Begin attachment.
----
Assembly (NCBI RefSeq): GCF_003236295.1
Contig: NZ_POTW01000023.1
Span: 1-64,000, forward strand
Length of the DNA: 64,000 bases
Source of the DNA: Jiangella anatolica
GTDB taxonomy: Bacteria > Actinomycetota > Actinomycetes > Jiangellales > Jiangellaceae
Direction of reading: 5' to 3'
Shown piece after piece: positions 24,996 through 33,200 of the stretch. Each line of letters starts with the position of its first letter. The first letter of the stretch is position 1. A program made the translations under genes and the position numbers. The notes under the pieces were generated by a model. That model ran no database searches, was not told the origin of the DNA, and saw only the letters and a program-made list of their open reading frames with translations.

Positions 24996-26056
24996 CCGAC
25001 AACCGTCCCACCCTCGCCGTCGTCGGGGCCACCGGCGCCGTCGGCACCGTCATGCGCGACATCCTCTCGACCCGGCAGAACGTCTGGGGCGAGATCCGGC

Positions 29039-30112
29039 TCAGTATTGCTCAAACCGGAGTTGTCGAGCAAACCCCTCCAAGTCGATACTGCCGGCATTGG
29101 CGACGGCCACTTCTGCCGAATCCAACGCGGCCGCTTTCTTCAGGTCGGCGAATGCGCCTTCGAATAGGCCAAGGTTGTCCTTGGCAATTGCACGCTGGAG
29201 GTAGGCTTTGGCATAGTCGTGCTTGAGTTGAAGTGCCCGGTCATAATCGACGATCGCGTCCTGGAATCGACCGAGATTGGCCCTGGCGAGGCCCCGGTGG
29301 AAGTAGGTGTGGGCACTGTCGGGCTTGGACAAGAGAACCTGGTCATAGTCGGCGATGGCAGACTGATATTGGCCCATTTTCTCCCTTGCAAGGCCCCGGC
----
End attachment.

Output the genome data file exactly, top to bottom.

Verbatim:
Assembly (NCBI RefSeq): GCF_003236295.1
Contig: NZ_POTW01000023.1
Span: 1-64,000, forward strand
Length of the DNA: 64,000 bases
Source of the DNA: Jiangella anatolica
GTDB taxonomy: Bacteria > Actinomycetota > Actinomycetes > Jiangellales > Jiangellaceae
Direction of reading: 5' to 3'
Shown piece after piece: positions 24,996 through 33,200 of the stretch. Each line of letters starts with the position of its first letter. The first letter of the stretch is position 1. A program made the translations under genes and the position numbers. The notes under the pieces were generated by a model. That model ran no database searches, was not told the origin of the DNA, and saw only the letters and a program-made list of their open reading frames with translations.

Positions 24996-26056
24996 CCGAC
25001 AACCGTCCCACCCTCGCCGTCGTCGGGGCCACCGGCGCCGTCGGCACCGTCATGCGCGACATCCTCTCGACCCGGCAGAACGTCTGGGGCGAGATCCGGC

Positions 29039-30112
29039 TCAGTATTGCTCAAACCGGAGTTGTCGAGCAAACCCCTCCAAGTCGATACTGCCGGCATTGG
29101 CGACGGCCACTTCTGCCGAATCCAACGCGGCCGCTTTCTTCAGGTCGGCGAATGCGCCTTCGAATAGGCCAAGGTTGTCCTTGGCAATTGCACGCTGGAG
29201 GTAGGCTTTGGCATAGTCGTGCTTGAGTTGAAGTGCCCGGTCATAATCGACGATCGCGTCCTGGAATCGACCGAGATTGGCCCTGGCGAGGCCCCGGTGG
29301 AAGTAGGTGTGGGCACTGTCGGGCTTGGACAAGAGAACCTGGTCATAGTCGGCGATGGCAGACTGATATTGGCCCATTTTCTCCCTTGCAAGGCCCCGGC